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Late Minoan III larnax from Kavrochori, Archaeological Museum of Heraklion
The golden larnax and the golden crown of Philip II of Macedon, Vergina Museum.

A larnax (plural: larnakes; Ancient Greek: λάρναξ, lárnaks, plural: λάρνακες, lárnakes) is a type of small closed coffin, box or "ash-chest" often used in the Minoan civilization and in Ancient Greece as a container for human remains—either a corpse (bent back on itself) or cremated ashes.

The first larnakes appeared in the Minoan period of the Aegean civilization, when they took the form of ceramic coffers designed to imitate wooden chests, perhaps on the pattern of Egyptian linen chests. They were richly decorated with abstract patterns, octopuses and scenes of hunting and cult rituals.[1]

During the later Hellenistic period, larnakes, in the form of small terracotta sarcophagi, became popular, some of which were painted in similar styles to contemporary Greek vases.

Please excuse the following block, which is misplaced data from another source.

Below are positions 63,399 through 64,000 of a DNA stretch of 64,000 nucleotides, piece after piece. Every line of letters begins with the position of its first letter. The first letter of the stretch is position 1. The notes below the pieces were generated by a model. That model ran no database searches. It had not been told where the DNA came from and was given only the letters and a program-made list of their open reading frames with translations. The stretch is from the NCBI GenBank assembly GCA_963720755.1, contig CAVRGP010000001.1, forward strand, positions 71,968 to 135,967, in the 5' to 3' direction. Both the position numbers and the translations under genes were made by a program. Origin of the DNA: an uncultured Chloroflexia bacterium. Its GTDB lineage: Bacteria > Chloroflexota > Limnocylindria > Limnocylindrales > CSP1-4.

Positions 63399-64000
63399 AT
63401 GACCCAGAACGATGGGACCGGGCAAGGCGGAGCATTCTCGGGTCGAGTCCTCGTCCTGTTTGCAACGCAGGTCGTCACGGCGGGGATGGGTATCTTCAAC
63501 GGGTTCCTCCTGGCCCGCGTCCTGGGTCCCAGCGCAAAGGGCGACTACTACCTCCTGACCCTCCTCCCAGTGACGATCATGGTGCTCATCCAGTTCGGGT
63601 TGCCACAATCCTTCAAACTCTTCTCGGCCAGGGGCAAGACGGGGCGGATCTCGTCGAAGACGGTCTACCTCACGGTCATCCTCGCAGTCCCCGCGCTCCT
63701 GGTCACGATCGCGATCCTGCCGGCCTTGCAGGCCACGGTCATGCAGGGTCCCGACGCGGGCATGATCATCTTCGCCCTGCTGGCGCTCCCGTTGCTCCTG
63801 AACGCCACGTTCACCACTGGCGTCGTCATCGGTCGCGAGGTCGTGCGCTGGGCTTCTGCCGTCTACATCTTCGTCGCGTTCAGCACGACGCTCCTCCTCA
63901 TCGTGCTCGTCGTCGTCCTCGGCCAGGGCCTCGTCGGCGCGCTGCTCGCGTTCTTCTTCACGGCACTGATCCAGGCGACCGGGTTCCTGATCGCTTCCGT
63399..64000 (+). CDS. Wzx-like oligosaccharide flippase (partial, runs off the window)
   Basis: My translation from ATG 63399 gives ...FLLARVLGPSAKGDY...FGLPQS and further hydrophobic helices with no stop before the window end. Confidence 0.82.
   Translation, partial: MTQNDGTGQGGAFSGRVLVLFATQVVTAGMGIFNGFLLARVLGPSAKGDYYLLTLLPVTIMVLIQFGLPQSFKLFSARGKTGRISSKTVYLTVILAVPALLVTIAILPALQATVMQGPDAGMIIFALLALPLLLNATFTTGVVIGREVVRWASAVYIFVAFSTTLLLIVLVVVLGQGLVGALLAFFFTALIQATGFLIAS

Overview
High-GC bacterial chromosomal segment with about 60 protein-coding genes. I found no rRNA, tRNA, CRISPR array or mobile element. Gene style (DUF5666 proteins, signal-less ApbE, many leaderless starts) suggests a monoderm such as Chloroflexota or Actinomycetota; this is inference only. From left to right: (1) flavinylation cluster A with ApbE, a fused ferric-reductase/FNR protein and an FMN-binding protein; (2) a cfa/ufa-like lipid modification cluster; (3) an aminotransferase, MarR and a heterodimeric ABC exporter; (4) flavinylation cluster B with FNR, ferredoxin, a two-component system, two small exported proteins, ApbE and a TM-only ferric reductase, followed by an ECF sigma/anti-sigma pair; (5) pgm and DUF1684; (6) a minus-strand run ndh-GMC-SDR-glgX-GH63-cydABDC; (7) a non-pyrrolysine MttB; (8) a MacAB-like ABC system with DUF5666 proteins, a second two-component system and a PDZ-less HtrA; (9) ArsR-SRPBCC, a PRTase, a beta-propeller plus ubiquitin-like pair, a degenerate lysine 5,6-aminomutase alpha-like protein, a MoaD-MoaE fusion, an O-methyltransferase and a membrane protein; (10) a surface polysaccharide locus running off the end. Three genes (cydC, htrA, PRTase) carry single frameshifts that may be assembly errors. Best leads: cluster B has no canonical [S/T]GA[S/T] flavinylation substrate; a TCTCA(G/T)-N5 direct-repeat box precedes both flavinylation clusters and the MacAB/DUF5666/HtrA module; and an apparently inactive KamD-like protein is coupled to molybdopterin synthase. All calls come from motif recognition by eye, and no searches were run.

In a few special cases, larnakes appear to have been made out of precious materials, as in the 4th century BC example found at Vergina in Macedonia, of gold, with a sun motif (hence known as the "Vergina Sun" motif) on the lid. Manolis Andronikos, the leader of the archaeological excavation, posited that the larnax most likely contained the remains of King Philip II of Macedon, father of Alexander the Great.[2]


  1. ^ "Met Timeline | Larnax (chest-shaped coffin)". 2003-06-21. Retrieved 2024-04-28.
  2. ^ Andronikos, Manolēs (1981). The Finds from the Royal Tombs at Vergina. Oxford University Press. ISBN 978-0-85672-204-2.